When the Democrats met in Denver in 2008, we sat in skyboxes, high above the floor of Invesco Field, as Barack Obama accepted his party's nomination. While we were broadcasting for various radio and TV outlets, 80,000 Obama supporters were broadcasting as well — cellphone by cellphone, Blackberry by Blackberry — to their own networks of friends and family.
That moment marked a paradigm shift. We were part of the old, vertical system of distribution, where information was passed from the top down to a group of recipients "formerly known as the audience" (as Jay Rosen of the PressThink blog calls them).
The cellphone- and Blackberry-wielding Obamanians embodied a new horizontal system, in which information was transferred directly from peer to peer, person to person. They had made a key transition: from passive to active, from sitting in the audience to jumping onto the stage. They didn't have press cards or microphones or satellite trucks, and they didn't need them. All they needed was a connection and a cause.
We thought often of that moment as the spirit of revolution swept through the Middle East over the past two months. There is a direct line between Denver and Cairo, between the stadium where Obama was crowned and the square where Hosni Mubarak was crushed. Both events depended heavily on the new architecture of information, on the ability of people to communicate directly with one another, outside the filter of official news organizations or government censors.
But that new structure of communication has a second, even more important dimension. Yes, people inform one another and inspire one another. But the real revolution is inside their heads. The most profound change is not in how they talk to others but in how they think of themselves.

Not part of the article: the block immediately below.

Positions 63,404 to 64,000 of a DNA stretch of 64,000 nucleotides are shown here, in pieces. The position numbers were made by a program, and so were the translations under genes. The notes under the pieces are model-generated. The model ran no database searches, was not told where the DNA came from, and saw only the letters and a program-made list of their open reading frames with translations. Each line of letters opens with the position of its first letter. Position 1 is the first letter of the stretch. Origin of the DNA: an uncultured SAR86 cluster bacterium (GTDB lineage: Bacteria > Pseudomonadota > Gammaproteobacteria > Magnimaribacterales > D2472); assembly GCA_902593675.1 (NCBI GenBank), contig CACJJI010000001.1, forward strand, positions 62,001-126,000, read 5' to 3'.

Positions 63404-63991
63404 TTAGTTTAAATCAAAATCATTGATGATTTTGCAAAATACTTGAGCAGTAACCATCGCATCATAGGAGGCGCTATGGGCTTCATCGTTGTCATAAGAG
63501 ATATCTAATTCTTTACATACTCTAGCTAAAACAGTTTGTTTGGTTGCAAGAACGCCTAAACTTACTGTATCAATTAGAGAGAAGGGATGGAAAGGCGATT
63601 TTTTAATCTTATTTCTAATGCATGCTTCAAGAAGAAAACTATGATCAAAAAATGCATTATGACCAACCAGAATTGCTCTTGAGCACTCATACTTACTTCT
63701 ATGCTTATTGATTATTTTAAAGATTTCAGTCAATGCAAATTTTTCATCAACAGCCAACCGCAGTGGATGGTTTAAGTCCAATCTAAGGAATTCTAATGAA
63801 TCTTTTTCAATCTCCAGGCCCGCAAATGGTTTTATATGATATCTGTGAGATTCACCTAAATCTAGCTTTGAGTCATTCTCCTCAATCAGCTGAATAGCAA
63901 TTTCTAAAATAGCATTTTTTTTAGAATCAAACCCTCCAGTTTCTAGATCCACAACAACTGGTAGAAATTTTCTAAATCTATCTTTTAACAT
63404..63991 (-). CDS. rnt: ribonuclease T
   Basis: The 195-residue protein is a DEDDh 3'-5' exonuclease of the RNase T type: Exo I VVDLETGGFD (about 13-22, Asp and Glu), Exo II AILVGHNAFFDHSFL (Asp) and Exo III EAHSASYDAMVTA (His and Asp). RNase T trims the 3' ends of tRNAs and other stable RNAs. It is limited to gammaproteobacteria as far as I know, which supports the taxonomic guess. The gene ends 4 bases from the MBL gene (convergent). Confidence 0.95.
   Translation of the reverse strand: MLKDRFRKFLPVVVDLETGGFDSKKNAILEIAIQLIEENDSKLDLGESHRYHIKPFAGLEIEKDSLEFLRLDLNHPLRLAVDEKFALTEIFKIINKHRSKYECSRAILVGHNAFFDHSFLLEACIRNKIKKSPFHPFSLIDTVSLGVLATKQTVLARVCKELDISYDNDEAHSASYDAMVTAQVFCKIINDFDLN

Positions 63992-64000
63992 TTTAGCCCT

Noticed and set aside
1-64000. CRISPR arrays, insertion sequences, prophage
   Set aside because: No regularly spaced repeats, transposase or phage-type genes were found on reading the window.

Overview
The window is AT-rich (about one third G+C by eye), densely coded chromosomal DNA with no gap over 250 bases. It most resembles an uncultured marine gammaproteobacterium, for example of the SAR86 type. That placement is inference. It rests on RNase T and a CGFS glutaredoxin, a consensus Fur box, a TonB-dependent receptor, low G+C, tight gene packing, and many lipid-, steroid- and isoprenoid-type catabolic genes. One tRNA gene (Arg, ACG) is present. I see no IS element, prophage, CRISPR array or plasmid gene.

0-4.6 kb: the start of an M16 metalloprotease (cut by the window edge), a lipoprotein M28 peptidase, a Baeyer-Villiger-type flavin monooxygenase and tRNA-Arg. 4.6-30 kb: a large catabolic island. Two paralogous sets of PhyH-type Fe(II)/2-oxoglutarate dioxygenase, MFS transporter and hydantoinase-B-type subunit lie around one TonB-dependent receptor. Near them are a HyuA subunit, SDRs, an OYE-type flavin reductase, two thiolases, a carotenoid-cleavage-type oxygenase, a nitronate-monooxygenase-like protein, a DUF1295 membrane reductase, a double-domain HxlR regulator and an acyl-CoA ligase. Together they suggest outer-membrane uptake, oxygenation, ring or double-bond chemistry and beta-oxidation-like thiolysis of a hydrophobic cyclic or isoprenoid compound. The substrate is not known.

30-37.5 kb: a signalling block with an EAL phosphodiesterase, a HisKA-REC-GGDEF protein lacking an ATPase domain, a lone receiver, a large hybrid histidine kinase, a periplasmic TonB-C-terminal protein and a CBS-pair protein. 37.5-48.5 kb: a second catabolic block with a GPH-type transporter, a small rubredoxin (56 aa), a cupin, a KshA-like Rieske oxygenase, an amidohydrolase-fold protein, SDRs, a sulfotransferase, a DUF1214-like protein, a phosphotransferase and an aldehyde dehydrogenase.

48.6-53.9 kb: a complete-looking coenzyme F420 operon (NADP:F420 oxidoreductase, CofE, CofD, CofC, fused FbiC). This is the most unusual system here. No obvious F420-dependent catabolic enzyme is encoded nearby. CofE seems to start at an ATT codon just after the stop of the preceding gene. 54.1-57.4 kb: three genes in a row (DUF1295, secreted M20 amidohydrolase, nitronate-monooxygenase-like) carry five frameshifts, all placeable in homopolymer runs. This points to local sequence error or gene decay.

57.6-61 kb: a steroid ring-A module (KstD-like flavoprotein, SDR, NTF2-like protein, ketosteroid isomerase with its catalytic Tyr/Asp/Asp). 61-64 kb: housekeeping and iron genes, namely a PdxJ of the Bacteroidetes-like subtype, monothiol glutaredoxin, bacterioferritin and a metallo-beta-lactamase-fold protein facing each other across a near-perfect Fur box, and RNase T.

Jerrold Post, a professor of political psychology at George Washington University, says this is especially true for younger people who acquire "a sense of immediacy and being part of the process rather than just watching something happening." In an interview with National Journal, he added: "By interacting, getting a response, being out there, one feels not just (like) a distant individual who can have no impact in the system, but being part of the system — that's really the profundity of this change."
Social media does not cause revolutions. They are caused by experience, by the festering frustrations and thwarted dreams of countless individuals. But social media allows those individuals to connect with one another, to encourage one another, to translate their isolated anxiety into collective action. As one of Steve's students put it, social media is not the spark of change; it is the oxygen that enables that spark to flare and spread.
The Obama campaign understood this dynamic well. The most common — and most important — word on their website was "you." Their brilliant insight was to utilize the interactive nature of social media by giving volunteers things to do — donate money, organize rallies, walk precincts, distribute videos, register voters. Each act escalated their involvement in the campaign and gave them a greater stake in its success.
The Tea Party implemented the same principle, only more so. The Obama campaign had a recognized leader, a campaign headquarters and a fairly unified strategy. The Tea Party had none of that and still doesn't. It's a crowd-sourced movement generated from the bottom up.
"Liberals don't give nearly enough credit to the technological sophistication of the Tea Partiers," says blogger Nate Silver. "Thanks to (their) ability to find one another on blogs, Twitter, Facebook and so forth — and to some extent the megaphone of Fox News — these protests came together fairly spontaneously."
That's exactly what has been happening in countries like Egypt and Tunisia. Protestors found one another, and emboldened one another, through social media networks. As a result, they came to see themselves in a new way. They realized they could make history, and not just suffer through it. Wael Ghonim, the Google executive who emerged as a leader of the anti-government protests in Egypt, told "60 Minutes": "Without Facebook, without Twitter, without Google, without YouTube, this would have never happened."
The forces of entrenched power will not yield easily. Qaddafi stills shoots critics in Libya. The Communist Party still censors the Internet in China. The mullahs still round up dissidents in Iran. But from Denver to Cairo, the balance is shifting. The same forces that brought Obama and the Tea Party into office drove Mubarak out. The audience is growing restless. Crowd Power is growing stronger.